The approaching train of cars was rounding the final curve with a clatter and screech of brakes when the attendant asked if she was riding alone. After she nodded, the teenager shouted to the crowd behind her, “Any singles? Room for one!”
Laura had already tossed her ball cap on the seat and sat down on top of it when a woman settled next to her. They wordlessly sorted out the seat belts and locked them in place. Moments later they both tugged the bar firmly down across their laps.
After the attendant walked the length of the train, tugging on lap bars along the way, a voice on the loudspeaker intoned brief, unintelligible safety rules. As she remembered, Laura could only make out the part about keeping hands and feet inside the car at all times.
With a jerk the cars lurched forward into the incline tunnel, which was constructed of crisscrossed wooden beams and closely fitted slats. Every joint was studded with huge bolts.
“Not much padding on these seats,” the woman commented. She had a white-knuckled grip on the bar.
“It dates back to when people were tougher, I guess.” Laura gave her a distracted smile. They emerged from the tunnel and she found herself grinning at the stunning view of the vibrant Santa Cruz Boardwalk and long, pale, curving beach beyond it. She heard the other woman’s breath catch too.
“Time for hands up!” She thrust hers in the air, her stomach lurching, anticipating the top of the rise, where the track appeared to drop away to nothing. For a moment there was only sky in front of her, then the car banked hard to the right, wheels squealing on the rails. She yowled with delight as gravity took over.
Twists, short rises, a tight swirl down, then a long steep run across the length of the coaster to a second rise, their momentum augmented briefly by another pull chain, then swooping again—through it all Laura screamed, hands above her head.
One year. One year sober. One year of hard work, good food, freedom from temptation, and she knew no drug could ever feel this exciting. The ride was as fabulous, spine-tingling, breathtaking, stomach-churning, wonderful as she remembered.
It wasn’t over—they surged up the third rise, jerked hard, and were caught by the last chain that would boost their falling speed, climbing more than halfway as high as their initial ascent. She took a deep breath, giving her throat a break from shrieking. Coming up was the ride’s steepest descent and the last series of twists before they were back at the staging area. Clank-clank—
With a back-breaking jolt the car stopped just a few feet from the top.
It took Laura a moment to let her breath out. “What the hell happened?”
She realized then that the woman next to her had not released her death grip on the lap bar, and her eyes were tightly closed. Older than Laura, but not by much, she was pretty pale for a white woman, but now her pallor was so pronounced that at first Laura thought she’d pass out.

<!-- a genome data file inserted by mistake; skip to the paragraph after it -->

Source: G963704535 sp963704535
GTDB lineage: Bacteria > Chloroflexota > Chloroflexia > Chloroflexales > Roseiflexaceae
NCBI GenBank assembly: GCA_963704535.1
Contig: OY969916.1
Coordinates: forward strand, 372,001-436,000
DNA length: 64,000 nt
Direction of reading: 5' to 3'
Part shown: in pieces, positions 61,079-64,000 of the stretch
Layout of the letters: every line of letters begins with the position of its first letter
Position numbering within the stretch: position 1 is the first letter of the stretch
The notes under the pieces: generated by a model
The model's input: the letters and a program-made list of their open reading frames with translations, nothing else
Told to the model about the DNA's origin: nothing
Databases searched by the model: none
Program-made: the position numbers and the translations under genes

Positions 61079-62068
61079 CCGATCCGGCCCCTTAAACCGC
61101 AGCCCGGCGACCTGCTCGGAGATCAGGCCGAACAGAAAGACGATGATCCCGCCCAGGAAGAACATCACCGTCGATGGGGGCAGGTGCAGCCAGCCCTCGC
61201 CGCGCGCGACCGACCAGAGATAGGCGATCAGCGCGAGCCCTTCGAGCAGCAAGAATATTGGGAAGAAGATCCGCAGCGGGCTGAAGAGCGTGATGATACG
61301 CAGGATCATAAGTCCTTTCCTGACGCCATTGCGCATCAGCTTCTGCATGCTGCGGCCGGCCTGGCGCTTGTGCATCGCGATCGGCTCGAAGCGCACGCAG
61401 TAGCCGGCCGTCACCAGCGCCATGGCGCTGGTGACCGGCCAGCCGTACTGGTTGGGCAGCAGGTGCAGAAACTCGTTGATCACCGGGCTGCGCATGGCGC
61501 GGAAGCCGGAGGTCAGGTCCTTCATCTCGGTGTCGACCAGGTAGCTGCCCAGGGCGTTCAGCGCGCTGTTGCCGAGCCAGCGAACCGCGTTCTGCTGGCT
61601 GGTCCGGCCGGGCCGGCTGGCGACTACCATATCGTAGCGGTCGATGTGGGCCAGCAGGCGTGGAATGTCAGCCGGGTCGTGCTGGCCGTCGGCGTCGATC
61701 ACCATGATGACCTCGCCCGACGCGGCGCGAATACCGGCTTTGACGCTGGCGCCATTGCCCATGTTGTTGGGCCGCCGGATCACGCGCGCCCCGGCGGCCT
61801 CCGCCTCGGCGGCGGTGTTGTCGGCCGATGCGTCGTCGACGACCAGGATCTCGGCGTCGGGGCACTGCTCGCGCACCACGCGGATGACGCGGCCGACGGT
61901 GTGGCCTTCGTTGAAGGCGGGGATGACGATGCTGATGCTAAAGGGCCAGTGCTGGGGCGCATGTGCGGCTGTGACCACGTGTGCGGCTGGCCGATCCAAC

Then the woman spoke, her voice a thready whisper. “Please, dear God, tell me we’re not dead.”
“We’ll start up in a second,” Laura said. She’d never been on a coaster that had stopped before. But surely it wouldn’t be long. She gave her companion another look. “Are you okay?”
“If you’re scared of roller coasters, why did you get on this one?” And why, for heaven’s sake, did you get in the front car?
After a convulsive swallow, the answer was, “I’m not scared of roller coasters. I’m scared of heights.”
“Okay. So why the highest coaster in the park?”
“This is my graduation test. I think I’m going to fail.”
She was glad to see a little bit of color come back to the woman’s lips, but her eyes hadn’t opened. “You’re not hysterical and you’re not throwing up, so what’s to fail?”
“Give me a minute and either could happen.” Her lips pulled to one side. “She said go to the Boardwalk, take a few rides, it’ll be fun.”
“Sounds like you want to shoot someone for the advice.”
“My therapist. Helping me with desensitization.” The last word was sounded out as if it was being repeated for a spelling bee.
Laura looked over the edge of the coaster. It had to have been at least three minutes by now. “It could be worse. This could have happened just a few seconds later and we wouldn’t be leaning back against the seats. We’d be hanging against the seat belts and lap bar.”
After an unsteady intake of breath, the woman said, “That’s not very comforting.”
“I’m Laura, by the way.”
“Helen. Helen Baynor.” With an air of absentminded rote, she added, “Remember the name. Some day I’ll be famous. If I survive this.”